For example, states have always been obsessed with secrecy, shrouding their military plans and capabilities beneath layers of opacity and deception. This was true not only during the first nuclear age – it has been the case since the beginning of warfare. It would hardly be surprising if, during the second nuclear age, proliferating states also sought to hide their plans and capabilities from potential adversaries. Similarly, technology, and the bureaucratic interests of the organizations that develop and deploy it, has long affected the formulation of states’ security strategies, sometimes to the detriment of national-level goals. Finally, regional conflicts were dangerous and destabilizing well before the dawn of the second nuclear age; Vietnam, Korea, and World War I offer just a few examples. And Cold-War regional conflicts often had strong nuclear overtones, as in the case of the Arab-Israeli wars.

It is also worth noting that the behavior of regional nuclear powers in the second nuclear age has not been altogether new. For example, as during the Cold War, we find nuclear states with relatively strong conventional capabilities, like India, pledging not to use nuclear weapons first. And we find nuclear states with relatively weak conventional capabilities, like Pakistan, seeking to shield themselves against conventional attack by threatening nuclear first use. The antagonists in today’s nuclearized conflicts, then, may be new. But the logic that underlies their nuclear behavior in many cases is not.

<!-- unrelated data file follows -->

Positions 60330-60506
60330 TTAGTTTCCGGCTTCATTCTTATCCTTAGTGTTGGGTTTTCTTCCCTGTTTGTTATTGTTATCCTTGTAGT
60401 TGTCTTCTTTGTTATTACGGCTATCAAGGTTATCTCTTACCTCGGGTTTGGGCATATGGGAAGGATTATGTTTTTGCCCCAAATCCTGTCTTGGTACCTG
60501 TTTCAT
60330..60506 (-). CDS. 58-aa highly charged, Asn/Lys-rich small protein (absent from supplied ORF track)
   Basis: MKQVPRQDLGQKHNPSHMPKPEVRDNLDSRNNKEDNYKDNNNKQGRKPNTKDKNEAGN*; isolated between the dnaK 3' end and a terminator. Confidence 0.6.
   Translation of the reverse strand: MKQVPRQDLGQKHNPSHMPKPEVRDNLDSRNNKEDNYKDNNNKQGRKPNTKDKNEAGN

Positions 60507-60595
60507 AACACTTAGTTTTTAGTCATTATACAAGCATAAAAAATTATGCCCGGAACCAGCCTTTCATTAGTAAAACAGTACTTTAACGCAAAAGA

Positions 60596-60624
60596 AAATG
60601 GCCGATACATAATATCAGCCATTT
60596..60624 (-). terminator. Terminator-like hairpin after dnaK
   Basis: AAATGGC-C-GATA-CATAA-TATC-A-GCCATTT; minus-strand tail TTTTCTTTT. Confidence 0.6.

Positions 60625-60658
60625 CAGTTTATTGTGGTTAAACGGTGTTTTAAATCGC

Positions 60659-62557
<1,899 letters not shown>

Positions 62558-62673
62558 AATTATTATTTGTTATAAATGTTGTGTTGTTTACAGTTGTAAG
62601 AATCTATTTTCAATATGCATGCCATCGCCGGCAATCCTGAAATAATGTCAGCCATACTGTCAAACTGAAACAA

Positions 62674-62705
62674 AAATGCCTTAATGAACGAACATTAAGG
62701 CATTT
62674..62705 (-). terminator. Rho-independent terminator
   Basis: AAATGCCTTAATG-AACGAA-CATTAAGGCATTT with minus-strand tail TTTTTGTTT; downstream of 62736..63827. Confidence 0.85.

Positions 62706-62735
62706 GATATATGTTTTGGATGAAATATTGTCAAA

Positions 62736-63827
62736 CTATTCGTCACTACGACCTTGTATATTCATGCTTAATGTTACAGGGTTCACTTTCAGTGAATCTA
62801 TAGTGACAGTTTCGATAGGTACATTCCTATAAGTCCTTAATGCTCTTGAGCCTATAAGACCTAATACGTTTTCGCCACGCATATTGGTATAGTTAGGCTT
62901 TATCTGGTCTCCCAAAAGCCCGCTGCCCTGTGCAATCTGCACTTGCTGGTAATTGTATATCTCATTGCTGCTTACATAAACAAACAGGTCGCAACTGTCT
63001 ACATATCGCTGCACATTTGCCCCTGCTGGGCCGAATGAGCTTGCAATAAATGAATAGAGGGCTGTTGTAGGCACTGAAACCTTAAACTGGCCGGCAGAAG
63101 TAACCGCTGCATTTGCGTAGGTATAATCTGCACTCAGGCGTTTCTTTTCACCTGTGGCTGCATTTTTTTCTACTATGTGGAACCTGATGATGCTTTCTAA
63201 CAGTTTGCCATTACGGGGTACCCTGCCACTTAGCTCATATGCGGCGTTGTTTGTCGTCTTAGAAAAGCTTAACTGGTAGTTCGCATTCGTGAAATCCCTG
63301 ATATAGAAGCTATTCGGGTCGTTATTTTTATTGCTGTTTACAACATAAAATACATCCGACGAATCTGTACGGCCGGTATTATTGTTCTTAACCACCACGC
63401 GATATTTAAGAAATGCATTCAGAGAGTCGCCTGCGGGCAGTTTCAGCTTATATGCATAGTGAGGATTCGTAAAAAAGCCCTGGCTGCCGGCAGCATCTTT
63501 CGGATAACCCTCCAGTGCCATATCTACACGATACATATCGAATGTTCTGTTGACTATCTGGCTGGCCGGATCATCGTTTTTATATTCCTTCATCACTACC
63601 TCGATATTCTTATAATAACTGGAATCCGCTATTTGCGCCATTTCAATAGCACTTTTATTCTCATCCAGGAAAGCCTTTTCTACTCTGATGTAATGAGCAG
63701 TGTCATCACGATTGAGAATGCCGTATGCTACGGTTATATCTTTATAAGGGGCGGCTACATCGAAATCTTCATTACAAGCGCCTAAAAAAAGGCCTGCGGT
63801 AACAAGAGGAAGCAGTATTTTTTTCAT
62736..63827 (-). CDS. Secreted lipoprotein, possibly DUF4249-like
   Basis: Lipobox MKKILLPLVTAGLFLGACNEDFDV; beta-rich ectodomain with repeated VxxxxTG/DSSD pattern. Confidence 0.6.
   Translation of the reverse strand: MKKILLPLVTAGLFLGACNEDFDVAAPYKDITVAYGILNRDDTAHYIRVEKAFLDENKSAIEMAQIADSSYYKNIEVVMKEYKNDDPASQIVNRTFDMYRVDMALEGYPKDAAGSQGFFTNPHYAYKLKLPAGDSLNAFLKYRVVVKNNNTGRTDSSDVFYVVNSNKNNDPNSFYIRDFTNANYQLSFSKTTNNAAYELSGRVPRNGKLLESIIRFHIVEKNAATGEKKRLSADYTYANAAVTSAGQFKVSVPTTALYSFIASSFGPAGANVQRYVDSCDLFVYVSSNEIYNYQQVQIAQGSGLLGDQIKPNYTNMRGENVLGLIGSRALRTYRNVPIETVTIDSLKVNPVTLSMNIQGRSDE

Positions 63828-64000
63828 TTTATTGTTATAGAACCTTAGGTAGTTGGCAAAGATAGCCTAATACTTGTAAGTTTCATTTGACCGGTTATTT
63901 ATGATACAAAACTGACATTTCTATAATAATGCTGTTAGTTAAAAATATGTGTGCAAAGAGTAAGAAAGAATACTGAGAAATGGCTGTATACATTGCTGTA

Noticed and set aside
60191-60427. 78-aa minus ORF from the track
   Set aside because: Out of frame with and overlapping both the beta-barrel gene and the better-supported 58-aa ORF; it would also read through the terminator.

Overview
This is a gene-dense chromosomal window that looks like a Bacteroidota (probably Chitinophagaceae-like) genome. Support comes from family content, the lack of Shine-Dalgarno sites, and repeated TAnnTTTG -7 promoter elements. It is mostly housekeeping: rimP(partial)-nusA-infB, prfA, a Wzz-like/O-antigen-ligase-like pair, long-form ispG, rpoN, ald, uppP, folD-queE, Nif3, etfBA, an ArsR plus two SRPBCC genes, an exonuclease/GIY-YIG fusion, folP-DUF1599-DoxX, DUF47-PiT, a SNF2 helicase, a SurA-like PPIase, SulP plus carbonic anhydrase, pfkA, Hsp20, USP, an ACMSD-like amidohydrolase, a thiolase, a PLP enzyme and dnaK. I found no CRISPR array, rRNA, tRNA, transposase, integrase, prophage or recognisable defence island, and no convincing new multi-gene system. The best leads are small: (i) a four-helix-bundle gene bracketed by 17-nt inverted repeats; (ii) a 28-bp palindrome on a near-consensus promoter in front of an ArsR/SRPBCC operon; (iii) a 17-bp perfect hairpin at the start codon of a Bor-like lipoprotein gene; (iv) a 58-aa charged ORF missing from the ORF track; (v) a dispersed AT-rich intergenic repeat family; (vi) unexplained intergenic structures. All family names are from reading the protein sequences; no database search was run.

The book’s second problem is that Bracken’s position regarding the utility of nuclear weapons is not entirely consistent. As noted above, he argues forcefully that rational states will find nuclear weapons to be useful tools in their attempts to gain coercive leverage over adversaries and to enhance their domestic and international prestige. Yet Bracken’s discussions of states that use nuclear weapons in this manner often characterize their behavior as inexplicable or even ridiculous. For example, he calls Pakistan’s use of Islamist terrorists against India, which has been facilitated by its nuclear capability, “irrational,” and suggests that the continued pursuit of such a strategy would be “crazy.” (75)Similarly, he labels North Korea’s Koreas use of nuclear weapons to deter potential U.S. and South Korean attacks, and to extort food and energy aid from the international community, “crazy,” the product of “transcendent madness.” North Korea is, in Bracken’s words, nothing more than a “starving rat” with “nuclear teeth.” (191, 192)Pakistan and North Korea’s policies are no doubt dangerous and undesirable. But they are not crazy, mad, or irrational. Indeed, they are rooted in the very logic that Bracken recognizes make nuclear weapons valuable strategic and political tools.

Finally, despite his description of the second nuclear age as being rife with novel problems, the policies that Bracken proposes are surprisingly old-fashioned. For example, Bracken advocates continuing the Nuclear Nonproliferation Treaty regime; renewing arms control efforts; promulgating no-first-use doctrines; and using deterrent threats to prevent mass-casualty nuclear attacks. These are all perfectly sensible approaches to the problem of nuclear proliferation. But the close resemblance between Bracken’s policy prescriptions for the second nuclear age, and policies proposed or employed during the first nuclear era, is striking. And it indicates once again that the second nuclear age may not be as different from the first as Bracken often suggests.